National media noticed. Dylan’s divorced parents, Mark and Elaine, had an adversarial appearance on the “Dr. Phil” TV show, and Nancy Grace aired several segments about the case on her show on Headline News TV.
Dylan’s killing hit hard in Vallecito, home to only a few hundred year-round residents.
“I don’t think there was a day I did not walk and search for Dylan into that winter,” Bourque said. “You feel helpless, and it’s really kind of shocking.”
Dylan went missing Nov. 19, 2012. He had flown from Colorado Springs, where his mother moved after separating from Mark, to Durango-La Plata County Airport on Nov. 18, 2012. He sent his mother a text message assuring he had arrived.
Dylan went to his father’s house in Vallecito, where he was last seen by Mark Redwine at 7:30 a.m. Nov. 19. Police were notified at 6 p.m. that Dylan was missing.
Authorities have investigated Dylan’s death as suspicious, ruling out that he ran away or went camping in the mountains.
Many of Dylan’s survivors have blamed Mark Redwine for Dylan’s death. Mark has been interviewed by investigators, and items have been seized from his house. Mark has denied any wrongdoing, and he has not been named a suspect or charged in the case.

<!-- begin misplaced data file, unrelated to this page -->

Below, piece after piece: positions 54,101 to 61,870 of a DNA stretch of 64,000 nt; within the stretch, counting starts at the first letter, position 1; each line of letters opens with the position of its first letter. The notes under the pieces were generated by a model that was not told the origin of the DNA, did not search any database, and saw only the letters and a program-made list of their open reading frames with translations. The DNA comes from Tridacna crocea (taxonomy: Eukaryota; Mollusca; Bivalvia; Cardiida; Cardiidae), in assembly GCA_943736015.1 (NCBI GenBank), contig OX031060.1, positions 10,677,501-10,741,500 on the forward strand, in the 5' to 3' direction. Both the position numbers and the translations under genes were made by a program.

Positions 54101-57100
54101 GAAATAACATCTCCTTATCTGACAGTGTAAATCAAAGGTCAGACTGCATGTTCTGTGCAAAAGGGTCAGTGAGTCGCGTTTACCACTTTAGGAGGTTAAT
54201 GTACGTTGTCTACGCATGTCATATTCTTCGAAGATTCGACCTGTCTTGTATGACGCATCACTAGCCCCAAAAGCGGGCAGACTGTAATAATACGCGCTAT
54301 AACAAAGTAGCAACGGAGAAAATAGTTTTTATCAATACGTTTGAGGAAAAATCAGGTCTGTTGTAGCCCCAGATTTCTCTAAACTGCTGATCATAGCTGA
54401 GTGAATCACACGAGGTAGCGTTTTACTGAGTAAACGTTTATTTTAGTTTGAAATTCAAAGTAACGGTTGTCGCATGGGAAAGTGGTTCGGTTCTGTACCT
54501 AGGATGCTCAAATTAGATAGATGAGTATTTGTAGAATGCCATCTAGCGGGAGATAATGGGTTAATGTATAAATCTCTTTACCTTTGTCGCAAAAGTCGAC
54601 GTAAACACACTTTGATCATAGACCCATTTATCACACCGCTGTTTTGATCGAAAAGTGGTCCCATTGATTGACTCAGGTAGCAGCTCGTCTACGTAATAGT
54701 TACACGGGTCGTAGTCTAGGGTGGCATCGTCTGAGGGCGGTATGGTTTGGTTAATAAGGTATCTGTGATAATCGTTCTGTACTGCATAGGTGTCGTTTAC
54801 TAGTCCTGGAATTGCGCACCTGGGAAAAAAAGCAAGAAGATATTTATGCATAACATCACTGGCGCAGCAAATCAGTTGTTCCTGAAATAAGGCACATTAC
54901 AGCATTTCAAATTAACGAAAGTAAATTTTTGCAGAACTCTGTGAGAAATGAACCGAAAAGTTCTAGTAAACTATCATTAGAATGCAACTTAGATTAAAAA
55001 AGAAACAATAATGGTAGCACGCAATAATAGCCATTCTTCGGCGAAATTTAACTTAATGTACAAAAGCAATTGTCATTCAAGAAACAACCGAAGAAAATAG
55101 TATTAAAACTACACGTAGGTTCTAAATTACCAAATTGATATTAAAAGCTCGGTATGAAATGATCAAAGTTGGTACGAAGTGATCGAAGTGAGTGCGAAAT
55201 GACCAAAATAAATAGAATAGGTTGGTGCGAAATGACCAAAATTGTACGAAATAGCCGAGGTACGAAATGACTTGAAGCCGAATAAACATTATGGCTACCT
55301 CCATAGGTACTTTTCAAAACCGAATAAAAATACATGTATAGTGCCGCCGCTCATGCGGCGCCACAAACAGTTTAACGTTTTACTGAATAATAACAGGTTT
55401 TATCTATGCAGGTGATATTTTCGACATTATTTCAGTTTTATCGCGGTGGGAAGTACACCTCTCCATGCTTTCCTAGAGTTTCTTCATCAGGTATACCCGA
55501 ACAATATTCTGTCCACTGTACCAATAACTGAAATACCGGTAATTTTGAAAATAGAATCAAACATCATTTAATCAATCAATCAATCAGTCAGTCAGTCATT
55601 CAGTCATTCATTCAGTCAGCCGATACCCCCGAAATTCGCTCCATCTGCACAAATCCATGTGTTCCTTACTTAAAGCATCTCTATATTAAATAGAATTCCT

Vallecito residents have noticed the apparent focus on Mark Redwine’s home.
“There’s only one house that they keep going into and pulling stuff out of,” Bourque said.
Elaine Redwine lives in Colorado Springs but has returned to Vallecito on several occasions to keep tabs on the case, Bourque said. Attempts to reach Dylan’s mother for this story were unsuccessful.
Mark Redwine did not return a cellphone message, and his home number in Vallecito has been disconnected.
Nationally, murder and non-negligent manslaughter are among the most often solved violent crimes. In 2012, 62.5 percent of such crimes led to an arrest, according to the FBI. The clearance rate is even higher – above 70 percent – in small communities.
It’s the only unsolved homicide investigation in Schirard’s tenure as sheriff, which dates to 1995. Schirard is running for re-election.
Schirard said he wants the case prosecuted, but only when it’s ready.
“It’s a very emotional case, as it should be,” he said. “A lot of people are very concerned about it, particularly in the Vallecito area, in the Bayfield area. Certainly we would like very much to bring some peace of mind to these people and the families, but we’re not going to do it until we have the concurrence of the agencies involved that we have a prosecutable case.”
Those who knew Dylan and supporters of his family continue to focus public attention on the unsolved killing. Facebook groups such as Justice for Dylan Redwine and Dylan Redwine Warriors remain active. On May 28, Elaine Redwine and Bourque went to Boston, home of the Red Sox, Dylan’s favorite baseball team. A message, “We love and miss you Dylan Redwine,” appeared on an electronic screen at Fenway Park.
Bourque believes Dylan’s killer will be held accountable.
“That kid just deserves justice,” Bourque said. “I don’t think he’s going to be denied it. It’s just very, very delayed, which is so unfortunate.”